There’s a reason the idea of “sweat equity” resonates so deeply with people that they fortify their parking spots by jimmy-rigging paint cans into DIY land mines. As MIT professor Susan Sibley argued in the Journal of Comparative Law, Team Space Saver is pretty much articulating the “labor theory of property” famously enshrined by John Locke in his 1689 Second Treatise of Government, which held that cultivating land made it yours.

Though the Earth, and all inferior Creatures be common to all Men, yet every Man has a Property in his own Person. This no Body has any Right to but himself. The Labour of his Body, and the Work of his Hands, we may say, are properly his. Whatsoever then he removes out of the State that Nature hath provided, and left it in, he hath mixed his Labour with, and joyned to it something that is his own, and thereby makes it his Property. It being by him removed from the common state Nature placed it in, hath by this labour something annexed to it, that excludes the common right of other Men. For this Labour being the unquestionable Property of the Labourer, no man but he can have a right to what that is once joyned to, at least where there is enough, and as good left in common for others.

It’s a sentiment that would make perfect sense angrily scrawled in permanent marker across a car window in 2022. And if aggrieved shovelers aren’t intimately familiar with the works of John Locke, they’re certainly steeped in the legacy of his ideas, which are inseparable from the very idea of American nationhood. The Locke Foundation think tank describes its namesake as “the intellectual father of our country.” The Declaration of Independence riffed off Locke’s conception of freedom and property as a framework to galvanize the Revolution; the labor theory of property propelled settlement westward throughout the continent for well over a century through things like the Homestead Act.  

While Locke’s invocation of land and bodily labor referred to agriculture rather than snow shoveling, the logic of his unwitting adherents faces an obvious problem: Locke’s argument was predicated on the assumptions that the land tilling in question served communal interests by making neglected and valueless land productive and that there was infinitely more of it to go around.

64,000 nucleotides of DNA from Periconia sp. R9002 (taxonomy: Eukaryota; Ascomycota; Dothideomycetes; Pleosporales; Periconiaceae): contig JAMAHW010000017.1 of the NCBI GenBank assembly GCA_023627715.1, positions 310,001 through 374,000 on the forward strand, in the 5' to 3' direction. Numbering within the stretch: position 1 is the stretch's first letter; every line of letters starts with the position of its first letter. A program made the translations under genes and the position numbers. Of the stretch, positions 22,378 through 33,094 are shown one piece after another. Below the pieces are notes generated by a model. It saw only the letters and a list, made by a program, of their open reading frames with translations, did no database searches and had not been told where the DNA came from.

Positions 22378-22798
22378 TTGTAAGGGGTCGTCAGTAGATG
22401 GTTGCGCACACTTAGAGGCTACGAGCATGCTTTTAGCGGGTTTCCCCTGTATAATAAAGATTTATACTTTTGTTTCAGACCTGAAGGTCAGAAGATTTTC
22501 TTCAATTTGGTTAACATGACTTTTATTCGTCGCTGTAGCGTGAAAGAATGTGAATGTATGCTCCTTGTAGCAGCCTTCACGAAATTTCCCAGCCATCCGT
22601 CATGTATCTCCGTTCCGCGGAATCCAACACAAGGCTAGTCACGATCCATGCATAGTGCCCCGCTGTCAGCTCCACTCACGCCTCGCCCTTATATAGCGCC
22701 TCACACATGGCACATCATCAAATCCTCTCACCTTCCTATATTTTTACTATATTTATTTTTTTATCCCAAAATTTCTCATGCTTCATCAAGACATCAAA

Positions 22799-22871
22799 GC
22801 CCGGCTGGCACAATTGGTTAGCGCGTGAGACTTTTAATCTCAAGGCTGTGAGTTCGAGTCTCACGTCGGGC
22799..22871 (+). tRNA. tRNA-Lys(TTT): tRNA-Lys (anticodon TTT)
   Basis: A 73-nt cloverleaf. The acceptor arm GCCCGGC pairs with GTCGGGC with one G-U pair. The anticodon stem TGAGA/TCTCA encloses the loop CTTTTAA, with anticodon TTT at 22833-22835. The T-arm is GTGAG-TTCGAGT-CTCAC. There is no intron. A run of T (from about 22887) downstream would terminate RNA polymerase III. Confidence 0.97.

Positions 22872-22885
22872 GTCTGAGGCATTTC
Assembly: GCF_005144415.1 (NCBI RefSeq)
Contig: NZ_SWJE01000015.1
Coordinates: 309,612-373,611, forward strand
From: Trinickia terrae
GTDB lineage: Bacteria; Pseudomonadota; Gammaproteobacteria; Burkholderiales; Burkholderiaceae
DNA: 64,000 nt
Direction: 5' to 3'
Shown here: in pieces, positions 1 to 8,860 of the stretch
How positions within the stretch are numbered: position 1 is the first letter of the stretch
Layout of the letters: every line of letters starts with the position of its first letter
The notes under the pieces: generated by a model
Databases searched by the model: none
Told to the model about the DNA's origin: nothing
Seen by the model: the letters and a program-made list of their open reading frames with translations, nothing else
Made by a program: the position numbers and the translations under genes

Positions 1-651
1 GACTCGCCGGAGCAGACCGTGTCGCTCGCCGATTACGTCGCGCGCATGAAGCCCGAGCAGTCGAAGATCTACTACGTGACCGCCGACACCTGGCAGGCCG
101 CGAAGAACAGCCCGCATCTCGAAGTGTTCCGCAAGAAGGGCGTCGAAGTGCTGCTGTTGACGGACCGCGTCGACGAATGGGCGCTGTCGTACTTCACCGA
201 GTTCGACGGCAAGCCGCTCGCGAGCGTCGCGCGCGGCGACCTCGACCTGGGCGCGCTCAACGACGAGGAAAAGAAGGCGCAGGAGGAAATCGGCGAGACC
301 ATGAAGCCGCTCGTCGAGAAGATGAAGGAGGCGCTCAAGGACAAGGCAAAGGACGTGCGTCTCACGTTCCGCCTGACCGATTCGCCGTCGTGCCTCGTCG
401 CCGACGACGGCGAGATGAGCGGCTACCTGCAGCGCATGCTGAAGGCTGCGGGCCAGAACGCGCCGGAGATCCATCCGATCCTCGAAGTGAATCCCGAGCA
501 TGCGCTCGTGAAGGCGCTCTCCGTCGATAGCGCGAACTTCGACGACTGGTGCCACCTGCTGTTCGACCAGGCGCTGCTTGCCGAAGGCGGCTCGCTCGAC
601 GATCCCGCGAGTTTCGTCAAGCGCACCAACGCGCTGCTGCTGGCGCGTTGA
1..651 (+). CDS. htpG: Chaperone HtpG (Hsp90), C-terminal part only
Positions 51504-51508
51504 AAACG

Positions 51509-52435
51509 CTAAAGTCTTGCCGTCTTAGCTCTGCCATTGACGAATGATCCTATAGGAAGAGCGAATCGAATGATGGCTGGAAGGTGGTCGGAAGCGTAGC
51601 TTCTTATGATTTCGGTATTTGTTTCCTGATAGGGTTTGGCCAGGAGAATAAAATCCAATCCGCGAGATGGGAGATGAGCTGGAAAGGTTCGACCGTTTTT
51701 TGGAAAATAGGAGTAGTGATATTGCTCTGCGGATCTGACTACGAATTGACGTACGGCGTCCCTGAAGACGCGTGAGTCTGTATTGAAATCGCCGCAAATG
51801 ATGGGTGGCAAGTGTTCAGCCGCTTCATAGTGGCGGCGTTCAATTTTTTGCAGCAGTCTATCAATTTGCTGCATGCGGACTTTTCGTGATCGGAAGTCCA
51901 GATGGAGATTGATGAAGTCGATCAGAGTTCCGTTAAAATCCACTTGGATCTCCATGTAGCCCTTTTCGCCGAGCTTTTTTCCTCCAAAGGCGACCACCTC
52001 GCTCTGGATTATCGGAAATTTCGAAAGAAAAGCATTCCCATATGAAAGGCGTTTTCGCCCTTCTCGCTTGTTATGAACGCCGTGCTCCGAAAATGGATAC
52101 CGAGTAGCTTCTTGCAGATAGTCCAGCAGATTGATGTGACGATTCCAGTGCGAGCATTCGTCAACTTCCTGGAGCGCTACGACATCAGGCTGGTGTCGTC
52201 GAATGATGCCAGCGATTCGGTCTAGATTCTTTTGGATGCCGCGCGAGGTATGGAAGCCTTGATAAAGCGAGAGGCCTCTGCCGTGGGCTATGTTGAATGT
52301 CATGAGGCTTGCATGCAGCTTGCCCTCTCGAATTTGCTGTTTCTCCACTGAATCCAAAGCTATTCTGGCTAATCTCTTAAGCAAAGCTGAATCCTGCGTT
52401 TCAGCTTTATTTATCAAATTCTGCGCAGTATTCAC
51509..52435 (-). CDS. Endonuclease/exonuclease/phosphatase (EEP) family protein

When it comes to the space-saver system, none of that holds up. To practice space saving is to insist that one rightfully deserves dominion over public space as a reward for digging their own car out for their own personal use. It was hardly valueless before, as evidenced by the fact that it was already being used by the person digging their car out in order to drive it—so the act of “cultivating” it, in Lockean parlance, transformed a parking spot being used by a car into one being held empty. And there’s not an infinite supply of spaces to go around, as any exasperated person forced to drive past empty spots occupied by folding chairs while searching for scarce street parking can attest.

But if the space-saver enthusiasts are full of baloney, they’ve got nothing on John Locke himself, who was wrong about things with far higher stakes than winter parking. His arguments, of course, served as a pretext for the violent expropriation of American Indian land and the unyielding commodification of it that followed. The idea that there was infinitely more land for the taking drove over a century of encroachment across the Western frontier, as more and more people were incentivized to go West and “get theirs.” As many historians have argued, the frontier—and the Lockean conception of property that went with it—was a big reason that social democracy never arose in the United States the way it did in Europe: The frontier acted as a sort of escape valve for class conflict, enticing the down-and-out, who may have otherwise fought for redistribution, with the promise of property.

In short, John Locke’s ideas are part of the reason there’s limited class consciousness in this country, and why our culture emphasizes individualism over communalism. And while we’re at it, perhaps it’s even why we’re so damn dependent on cars instead of public transit, pitting neighbor against neighbor in never-ending battles over snowy parking.